WW II Engine

WW II Engine

We did stop at a couple of waterfalls at Sai Yok and saw an engine used in WWII at the same place. But made far fewer stops and made steady progress towards Sangkhla Buri. We had to reach the other side of the valley to reach our destination and it was just 4PM and hardly 60+kms to go, but we did underestimate the tough terrain and the rains that welcomed us to this border town. We drove the general direction to road went in and depended on the on-off GPS signals we were getting. We got to a dark and small town, much smaller than we had expected it to be. It was dark as it had no power. Even the streetlights were out.

It was two days, 1000kms but still the view and the experience made it feel like it was not such a big deal.

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Thai Travelogue – 3

Sangkhla Buri, Thailand

It was around 8PM but we headed straight out into a already asleep town with no power and a steady drizzle. The only place to stay which was suggested by many bloggers as well as the lonely planet travel guide we had was P guest house. So we headed in search of it in the dark. We stopped by a small house which had a few travelers waiting for their food, they had put up there in a bed and breakfast but did vouch for P Guest House’s comfort. They directed us there and we did eventually find the place. It was a nice place. There were 2 types of places to put up, the AC suites which all the amenities or small stone huts which had a nice ethnic feel to it. Obviously we chose the latter, set ourselves up and realized it was common bathrooms and toilets but it was ok. We sat together in the warmth of our new home for the next 2 days and chatted up all the lost stories in a year that we needed to, planned an early start the next day and went to bed tired after 2 days of being in the car.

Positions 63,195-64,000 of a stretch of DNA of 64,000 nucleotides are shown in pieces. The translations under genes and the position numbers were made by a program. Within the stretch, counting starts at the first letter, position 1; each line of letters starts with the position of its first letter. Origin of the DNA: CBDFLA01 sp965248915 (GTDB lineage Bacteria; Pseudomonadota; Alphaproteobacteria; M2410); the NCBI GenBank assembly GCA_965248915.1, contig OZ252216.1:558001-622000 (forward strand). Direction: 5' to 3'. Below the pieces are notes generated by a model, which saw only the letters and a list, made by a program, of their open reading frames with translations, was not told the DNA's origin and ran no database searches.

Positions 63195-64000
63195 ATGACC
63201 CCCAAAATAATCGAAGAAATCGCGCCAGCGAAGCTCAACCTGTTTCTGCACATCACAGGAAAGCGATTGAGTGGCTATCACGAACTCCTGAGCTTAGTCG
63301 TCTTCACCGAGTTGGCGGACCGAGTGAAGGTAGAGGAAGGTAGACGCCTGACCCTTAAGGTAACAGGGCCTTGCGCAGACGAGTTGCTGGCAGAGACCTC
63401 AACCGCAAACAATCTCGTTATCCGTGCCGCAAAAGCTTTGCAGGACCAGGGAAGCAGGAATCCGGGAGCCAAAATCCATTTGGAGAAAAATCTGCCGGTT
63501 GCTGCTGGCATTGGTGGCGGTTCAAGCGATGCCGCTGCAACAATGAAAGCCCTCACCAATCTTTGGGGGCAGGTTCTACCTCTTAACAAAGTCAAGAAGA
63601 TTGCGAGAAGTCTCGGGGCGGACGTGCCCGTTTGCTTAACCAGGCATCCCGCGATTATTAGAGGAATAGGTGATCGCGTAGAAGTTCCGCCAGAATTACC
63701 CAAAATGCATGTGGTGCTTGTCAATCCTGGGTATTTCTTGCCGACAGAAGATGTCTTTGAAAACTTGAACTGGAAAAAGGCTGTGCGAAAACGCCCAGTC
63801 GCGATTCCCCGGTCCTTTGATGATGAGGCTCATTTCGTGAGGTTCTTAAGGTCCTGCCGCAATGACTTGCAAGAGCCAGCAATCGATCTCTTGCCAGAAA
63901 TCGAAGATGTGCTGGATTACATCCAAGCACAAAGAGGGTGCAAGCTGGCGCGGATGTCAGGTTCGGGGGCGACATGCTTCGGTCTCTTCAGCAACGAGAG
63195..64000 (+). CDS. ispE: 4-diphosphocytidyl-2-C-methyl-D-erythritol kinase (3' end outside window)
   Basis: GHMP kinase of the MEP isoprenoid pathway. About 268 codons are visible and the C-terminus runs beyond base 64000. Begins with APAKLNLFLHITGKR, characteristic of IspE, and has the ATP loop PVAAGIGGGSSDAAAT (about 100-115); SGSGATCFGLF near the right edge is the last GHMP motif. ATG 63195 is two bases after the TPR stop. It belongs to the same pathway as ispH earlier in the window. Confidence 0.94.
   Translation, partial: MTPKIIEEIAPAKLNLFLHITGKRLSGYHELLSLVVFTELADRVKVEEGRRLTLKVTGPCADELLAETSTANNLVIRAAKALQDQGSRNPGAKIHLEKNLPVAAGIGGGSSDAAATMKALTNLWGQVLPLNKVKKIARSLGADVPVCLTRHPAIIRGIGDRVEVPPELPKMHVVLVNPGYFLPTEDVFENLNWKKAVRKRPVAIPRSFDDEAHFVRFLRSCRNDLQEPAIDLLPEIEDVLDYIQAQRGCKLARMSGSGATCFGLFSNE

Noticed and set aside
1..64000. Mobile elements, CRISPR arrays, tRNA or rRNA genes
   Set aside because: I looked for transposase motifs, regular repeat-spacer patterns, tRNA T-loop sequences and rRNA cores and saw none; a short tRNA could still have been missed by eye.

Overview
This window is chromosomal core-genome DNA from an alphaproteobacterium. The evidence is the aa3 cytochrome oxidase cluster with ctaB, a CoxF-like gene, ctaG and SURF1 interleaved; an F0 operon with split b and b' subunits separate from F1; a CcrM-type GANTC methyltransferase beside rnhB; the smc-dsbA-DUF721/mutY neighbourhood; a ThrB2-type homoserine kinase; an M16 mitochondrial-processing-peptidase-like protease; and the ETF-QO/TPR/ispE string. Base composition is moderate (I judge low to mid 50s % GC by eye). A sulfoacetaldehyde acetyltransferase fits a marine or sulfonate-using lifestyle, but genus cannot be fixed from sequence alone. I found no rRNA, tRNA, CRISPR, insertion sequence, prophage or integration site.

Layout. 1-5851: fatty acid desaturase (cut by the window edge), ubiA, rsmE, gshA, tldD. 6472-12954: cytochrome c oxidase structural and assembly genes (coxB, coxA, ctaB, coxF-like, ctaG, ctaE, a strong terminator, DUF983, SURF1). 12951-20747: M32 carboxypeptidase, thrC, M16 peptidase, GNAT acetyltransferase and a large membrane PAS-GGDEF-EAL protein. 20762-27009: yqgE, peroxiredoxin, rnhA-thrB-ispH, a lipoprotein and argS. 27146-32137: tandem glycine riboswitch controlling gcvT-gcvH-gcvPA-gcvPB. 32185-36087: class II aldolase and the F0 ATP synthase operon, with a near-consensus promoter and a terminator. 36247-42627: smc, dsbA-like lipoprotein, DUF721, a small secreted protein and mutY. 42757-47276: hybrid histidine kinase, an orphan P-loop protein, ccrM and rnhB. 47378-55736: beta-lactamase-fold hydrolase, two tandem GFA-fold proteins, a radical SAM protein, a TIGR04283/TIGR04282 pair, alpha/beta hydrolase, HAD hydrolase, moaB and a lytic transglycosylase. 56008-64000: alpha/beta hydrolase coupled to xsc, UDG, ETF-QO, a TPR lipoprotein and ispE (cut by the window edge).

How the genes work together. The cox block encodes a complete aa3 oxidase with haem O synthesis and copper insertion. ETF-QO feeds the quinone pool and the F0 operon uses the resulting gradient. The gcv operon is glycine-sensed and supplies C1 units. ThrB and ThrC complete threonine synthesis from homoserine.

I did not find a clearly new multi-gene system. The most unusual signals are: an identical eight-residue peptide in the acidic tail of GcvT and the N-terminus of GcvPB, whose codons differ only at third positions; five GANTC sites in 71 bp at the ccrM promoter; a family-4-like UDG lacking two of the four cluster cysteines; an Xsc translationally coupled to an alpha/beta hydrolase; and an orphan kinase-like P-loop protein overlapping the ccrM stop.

The next morning we checked on what all we should be seeing at Sanghklaburi. It was the Three Pagodas Pass, Nam Thong Falls, the Wooden Brige, the nearby Buddhist Monastery. Since we had already seen a view of the monastery from our rooms, we decided to head there first. It was a nice place, lots of monks minding their own business. We went in saw the place, headed to the Monk’s palace and had a tour of it and on the way out saw a Burma market and bought some souvenirs to take back home.